(ROSENBERG, Texas) – When the ransomware attack on Colonial Pipeline made headlines earlier this year as the East Coast suffered a gas shortage, it was simply the latest and most visible example of an ongoing threat posed by hackers.
Other incidents have compromised the personal information and accounts of many, causing our nation’s leaders to grapple with the national threat such attacks pose.
“Helping us defend cybersecurity is everybody’s job,” said Alan Sulak, a Cybersecurity instructor at Texas State Technical College’s campus in Fort Bend County. “There are many jobs out there to take care of that.”
TSTC is training the next line of defenders in its Cybersecurity program.
The college offers an Associate of Applied Science degree in Cybersecurity, a Digital Forensics Specialist advanced technical certificate and a Basic Cybersecurity occupational skills award. All three pathways are fully online.
TSTC’s Cybersecurity program is also part of the college’s performance-based education modality. This means students can complete program milestones at a flexible pace.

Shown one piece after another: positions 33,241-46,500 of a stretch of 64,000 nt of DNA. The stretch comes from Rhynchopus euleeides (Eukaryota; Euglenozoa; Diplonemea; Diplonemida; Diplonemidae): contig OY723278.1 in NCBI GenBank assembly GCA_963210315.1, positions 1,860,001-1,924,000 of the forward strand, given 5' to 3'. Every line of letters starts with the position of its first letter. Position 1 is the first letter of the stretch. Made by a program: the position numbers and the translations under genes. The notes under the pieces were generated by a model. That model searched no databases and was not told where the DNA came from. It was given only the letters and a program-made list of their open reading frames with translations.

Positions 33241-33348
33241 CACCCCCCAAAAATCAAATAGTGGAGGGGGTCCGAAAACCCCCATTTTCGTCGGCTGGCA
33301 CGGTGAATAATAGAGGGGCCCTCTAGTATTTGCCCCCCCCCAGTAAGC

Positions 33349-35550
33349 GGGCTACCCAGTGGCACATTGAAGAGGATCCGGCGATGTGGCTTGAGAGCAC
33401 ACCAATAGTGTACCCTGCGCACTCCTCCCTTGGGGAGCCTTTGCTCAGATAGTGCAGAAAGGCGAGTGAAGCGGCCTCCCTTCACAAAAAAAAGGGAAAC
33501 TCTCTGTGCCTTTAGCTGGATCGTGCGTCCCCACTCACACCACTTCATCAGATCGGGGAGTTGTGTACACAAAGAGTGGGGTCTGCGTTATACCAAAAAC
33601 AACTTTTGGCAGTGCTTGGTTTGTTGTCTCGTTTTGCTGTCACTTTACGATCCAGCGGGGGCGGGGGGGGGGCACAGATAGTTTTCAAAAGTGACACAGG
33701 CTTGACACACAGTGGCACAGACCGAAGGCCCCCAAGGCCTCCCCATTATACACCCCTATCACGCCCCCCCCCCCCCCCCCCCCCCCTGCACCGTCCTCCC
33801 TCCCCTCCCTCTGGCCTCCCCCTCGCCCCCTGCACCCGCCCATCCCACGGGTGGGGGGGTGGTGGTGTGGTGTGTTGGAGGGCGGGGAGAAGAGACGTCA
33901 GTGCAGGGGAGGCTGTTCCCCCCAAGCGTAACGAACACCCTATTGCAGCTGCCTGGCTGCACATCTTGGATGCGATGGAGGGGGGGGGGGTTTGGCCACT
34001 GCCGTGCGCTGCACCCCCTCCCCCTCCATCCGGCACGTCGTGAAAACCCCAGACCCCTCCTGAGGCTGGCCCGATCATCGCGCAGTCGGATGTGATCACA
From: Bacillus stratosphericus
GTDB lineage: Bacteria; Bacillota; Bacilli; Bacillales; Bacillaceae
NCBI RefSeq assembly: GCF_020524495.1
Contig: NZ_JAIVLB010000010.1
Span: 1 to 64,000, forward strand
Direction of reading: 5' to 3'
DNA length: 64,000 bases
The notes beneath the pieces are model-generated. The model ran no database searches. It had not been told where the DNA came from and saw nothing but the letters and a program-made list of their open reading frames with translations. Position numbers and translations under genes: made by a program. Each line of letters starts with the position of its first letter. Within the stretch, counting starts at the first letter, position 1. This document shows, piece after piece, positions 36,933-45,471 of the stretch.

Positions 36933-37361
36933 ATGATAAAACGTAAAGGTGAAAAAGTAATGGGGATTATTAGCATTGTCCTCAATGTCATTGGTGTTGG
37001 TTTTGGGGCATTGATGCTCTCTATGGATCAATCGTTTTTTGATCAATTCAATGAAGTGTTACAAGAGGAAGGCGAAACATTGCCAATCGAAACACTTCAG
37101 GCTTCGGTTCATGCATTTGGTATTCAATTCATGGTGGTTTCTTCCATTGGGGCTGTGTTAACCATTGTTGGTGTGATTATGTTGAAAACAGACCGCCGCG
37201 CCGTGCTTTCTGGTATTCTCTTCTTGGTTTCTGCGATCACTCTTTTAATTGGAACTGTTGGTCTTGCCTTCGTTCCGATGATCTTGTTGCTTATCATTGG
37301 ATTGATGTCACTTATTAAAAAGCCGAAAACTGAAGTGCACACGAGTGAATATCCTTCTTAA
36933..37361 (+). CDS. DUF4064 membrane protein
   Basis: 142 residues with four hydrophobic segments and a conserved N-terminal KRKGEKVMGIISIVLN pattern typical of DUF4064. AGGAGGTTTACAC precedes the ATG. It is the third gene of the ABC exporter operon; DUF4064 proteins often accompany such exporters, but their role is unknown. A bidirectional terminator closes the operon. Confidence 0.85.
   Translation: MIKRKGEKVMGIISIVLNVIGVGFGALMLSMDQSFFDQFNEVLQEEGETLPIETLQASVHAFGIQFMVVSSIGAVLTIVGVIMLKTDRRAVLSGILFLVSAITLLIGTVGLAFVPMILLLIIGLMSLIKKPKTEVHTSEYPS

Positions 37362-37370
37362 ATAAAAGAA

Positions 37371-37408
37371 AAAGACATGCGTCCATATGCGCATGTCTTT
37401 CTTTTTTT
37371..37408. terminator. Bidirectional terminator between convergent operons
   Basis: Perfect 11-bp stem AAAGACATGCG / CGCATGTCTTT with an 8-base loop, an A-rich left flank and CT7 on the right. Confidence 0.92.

“I think it takes students that are self-starters and have attention to detail because a lot of times, there’s much on-your-own research — not always a team effort,” Sulak said. “You’ve got to go find the bad guy. You’ve got to find what he did wrong in leaving evidence behind that you can use.”
Digital forensics analysts can earn an average annual salary of $89,750 in Texas, according to the U.S. Bureau of Labor Statistics. Onetonline.org finds that the potential for the number of such positions to increase is bright, forecasting 20% growth over the next seven years.
Sulak and his fellow TSTC Cybersecurity instructors teach students about the forensics aspect of the industry, gathering evidence in order to prosecute the hackers.
The instructors also make sure their students know how to communicate their findings.
“I heard from a student the other day that we taught him how to operate as a human in this industry,” Sulak said. “It’s not just the technical, it’s how to talk to people, how to teach business etiquette.”
When responding to online threats, it is critical that cybersecurity professionals can convey their findings to others.
“It’s one thing to find the solution,” Sulak said. “It’s another thing to write the solution where the rest of the world can understand it. Technical writing and business communications are really the top two things they’ve got to learn.”
Learn more about TSTC at tstc.edu.